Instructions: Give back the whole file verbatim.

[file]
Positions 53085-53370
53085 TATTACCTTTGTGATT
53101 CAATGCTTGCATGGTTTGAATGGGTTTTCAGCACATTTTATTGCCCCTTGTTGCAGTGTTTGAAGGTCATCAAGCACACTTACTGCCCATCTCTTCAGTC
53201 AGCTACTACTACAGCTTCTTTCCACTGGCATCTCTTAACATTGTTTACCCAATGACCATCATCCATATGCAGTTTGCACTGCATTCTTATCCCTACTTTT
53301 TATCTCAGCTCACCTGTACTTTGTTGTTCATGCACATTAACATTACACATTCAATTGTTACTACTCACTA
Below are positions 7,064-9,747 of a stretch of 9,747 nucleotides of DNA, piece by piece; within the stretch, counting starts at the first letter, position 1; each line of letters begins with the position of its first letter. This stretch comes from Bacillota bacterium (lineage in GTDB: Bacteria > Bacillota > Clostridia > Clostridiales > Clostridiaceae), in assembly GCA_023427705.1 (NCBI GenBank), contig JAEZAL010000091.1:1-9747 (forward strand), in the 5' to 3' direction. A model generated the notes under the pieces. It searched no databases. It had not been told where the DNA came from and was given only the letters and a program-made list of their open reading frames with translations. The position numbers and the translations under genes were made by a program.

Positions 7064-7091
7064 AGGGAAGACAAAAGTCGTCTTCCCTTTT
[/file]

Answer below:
Positions 53085-53370
53085 TATTACCTTTGTGATT
53101 CAATGCTTGCATGGTTTGAATGGGTTTTCAGCACATTTTATTGCCCCTTGTTGCAGTGTTTGAAGGTCATCAAGCACACTTACTGCCCATCTCTTCAGTC
53201 AGCTACTACTACAGCTTCTTTCCACTGGCATCTCTTAACATTGTTTACCCAATGACCATCATCCATATGCAGTTTGCACTGCATTCTTATCCCTACTTTT
53301 TATCTCAGCTCACCTGTACTTTGTTGTTCATGCACATTAACATTACACATTCAATTGTTACTACTCACTA
Below are positions 7,064-9,747 of a stretch of 9,747 nucleotides of DNA, piece by piece; within the stretch, counting starts at the first letter, position 1; each line of letters begins with the position of its first letter. This stretch comes from Bacillota bacterium (lineage in GTDB: Bacteria > Bacillota > Clostridia > Clostridiales > Clostridiaceae), in assembly GCA_023427705.1 (NCBI GenBank), contig JAEZAL010000091.1:1-9747 (forward strand), in the 5' to 3' direction. A model generated the notes under the pieces. It searched no databases. It had not been told where the DNA came from and was given only the letters and a program-made list of their open reading frames with translations. The position numbers and the translations under genes were made by a program.

Positions 7064-7091
7064 AGGGAAGACAAAAGTCGTCTTCCCTTTT